To Scrape By, The Poor In Spain Go Dumpster Diving | WAMU 88.5 - American University Radio
Filed Under:

To Scrape By, The Poor In Spain Go Dumpster Diving

Play associated audio

One scene has become increasingly common amid Spain's economic crisis: Thousands of people, many of them immigrants, are searching trash dumpsters by night. Some scour the garbage for food, but many others are involved in a black-market trade for recycled materials.

The scavengers have slowly become a sad fixture in many barrios across Spain, like the well-dressed, middle-aged man on a Barcelona street corner on a recent night. He averts his eyes from onlookers as he reaches his arm down deep into a dumpster.

He's embarrassed, he says, that Spain's economy has left him searching through trash. He's afraid to give his name, but willing to tell his story: He's Pakistani, and came to Spain four years ago to work in construction — an industry that collapsed shortly after he arrived. Now, he's left scavenging.

"Here, take a look at this," he says, describing what he's found. "This is junk metal, but it's worth a bit of money."

Selling stuff like this, he says, is his only work now.

"Look, over here there's some food," he says, lifting a few unbroken eggs out of a crate from a separate dumpster for organic waste.

Scavenging For Cash

Although food can be useful, the man concentrates on looking for plastic cable or copper wire. He worked construction just long enough to make contacts with builders who, these days, are desperate for cheap materials.

"See this? This is expensive," he says, showing off a cable. "But this other stuff over here, not as much. It's cheaper."

As night falls, the man is joined by half a dozen other men, all searching the same cluster of containers labeled for trash or recyclables.

The men describe a network of depots across the city. Iron goes for about 50 cents a pound, they say.

Mohammed al-Awami, originally from Morocco, explains how things go on a really good night.

"Let's say you're lucky, and you find a cafe that's having some construction work done," Al-Awami says. "And they need a big sheet of metal to cover the countertop. They might pay 80 euro cents a kilo. And they might buy up to 500 kilos, or at least 200. That's a lot of money for you!"

Indeed. That's $200 to $500 for a single day's work. Even if that windfall comes just a few times a month, it adds up to more than Spain's monthly minimum wage.

Al-Awami also used to work construction. Now he's one of what he estimates are 2,000 people searching dumpsters in downtown Barcelona every night.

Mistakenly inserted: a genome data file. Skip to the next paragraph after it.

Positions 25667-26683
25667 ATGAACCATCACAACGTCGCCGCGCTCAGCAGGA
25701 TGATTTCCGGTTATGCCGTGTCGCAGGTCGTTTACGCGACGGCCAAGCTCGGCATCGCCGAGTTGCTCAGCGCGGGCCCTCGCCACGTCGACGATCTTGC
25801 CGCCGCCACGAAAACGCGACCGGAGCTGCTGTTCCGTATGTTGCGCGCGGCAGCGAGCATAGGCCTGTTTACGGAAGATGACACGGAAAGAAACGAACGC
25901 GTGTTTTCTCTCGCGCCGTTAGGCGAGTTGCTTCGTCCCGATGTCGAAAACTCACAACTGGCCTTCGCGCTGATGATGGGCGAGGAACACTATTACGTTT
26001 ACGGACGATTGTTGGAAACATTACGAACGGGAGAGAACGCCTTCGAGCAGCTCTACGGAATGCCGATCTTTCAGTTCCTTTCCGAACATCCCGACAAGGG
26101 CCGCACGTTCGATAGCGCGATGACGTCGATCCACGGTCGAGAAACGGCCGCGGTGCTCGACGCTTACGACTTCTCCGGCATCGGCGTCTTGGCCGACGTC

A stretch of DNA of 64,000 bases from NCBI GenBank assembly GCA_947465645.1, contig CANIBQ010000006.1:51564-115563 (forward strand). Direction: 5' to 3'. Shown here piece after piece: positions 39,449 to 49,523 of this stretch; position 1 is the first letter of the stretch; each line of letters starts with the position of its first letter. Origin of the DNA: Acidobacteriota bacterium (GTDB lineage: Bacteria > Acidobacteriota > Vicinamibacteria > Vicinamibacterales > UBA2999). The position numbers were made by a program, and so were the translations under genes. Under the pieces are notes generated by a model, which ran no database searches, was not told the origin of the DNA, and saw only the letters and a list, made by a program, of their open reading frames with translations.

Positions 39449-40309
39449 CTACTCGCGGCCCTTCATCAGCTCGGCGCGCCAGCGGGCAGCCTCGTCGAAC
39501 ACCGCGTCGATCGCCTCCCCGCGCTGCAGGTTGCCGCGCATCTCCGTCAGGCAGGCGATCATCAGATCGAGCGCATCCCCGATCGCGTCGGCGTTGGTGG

"I used to build new houses, do renovations and refurbish old historic homes. But now that industry has nearly disappeared," he says.

'Better Than Robbery'

These men say they're not homeless. Most Spaniards have access to unemployment benefits and food banks, if they need them.

But the men searching this dumpster are mostly immigrants without family ties. Some may be in Spain illegally, and therefore have no access to welfare benefits that are still relatively generous, despite the government spending cuts.

Economist Fernando Fernandez, with Madrid's IE Business School, says Spain had a poor underclass even in the boom years. But now it's swelling.

"In any rich, developed economy there are pockets of need. It is probably true, too, that to some extent, this has increased," Fernandez says. "If anything, because the organizations caring for people in need are squeezed for resources."

Al-Awami, the Moroccan immigrant, blames the housing market's collapse. His construction job was his livelihood, he says. Now he's joined the ranks of the unemployed, which tops 25 percent in Spain.

"Now it seems so much of humanity is without work or anything," Al-Awami says. "So this is better than robbery, you know? Collecting scrap metal. You can even jump down into the dumpster, no problem."

He smiles like he's showing off, and in an instant, he's head-first into the dumpster, with a friend holding his feet.

Copyright 2012 National Public Radio. To see more, visit


Mia Wasikowska On The Sounds Of Camels And The Lure Of Travel

Melissa Block talks with actress Mia Wasikowska about her new film, Tracks, which follows a woman on a long journey with only camels and a dog for company.

Giving Chickens Bacteria ... To Keep Them Antibiotic-Free

What does it take to get chickens off antibiotics? According to Perdue Farms, an added dose of the "good bacteria" known as probiotics can help crowd out the harmful microbes that make a chicken sick.

Why Did Congress Kick The Can On Funding Islamic State Mission?

The president got approval for his plan to train and equip Syrian opposition fighters, but lawmakers didn't approve funds to pay for it or the broader air campaign.

Some Tech Firms Capitalize On Privacy

Steve Henn of NPR's Planet Money team profiles some entrepreneurs who are working on a novel business model to start up a new tech company. It's pay for service. What a concept.

Leave a Comment

Help keep the conversation civil. Please refer to our Terms of Use and Code of Conduct before posting your comments.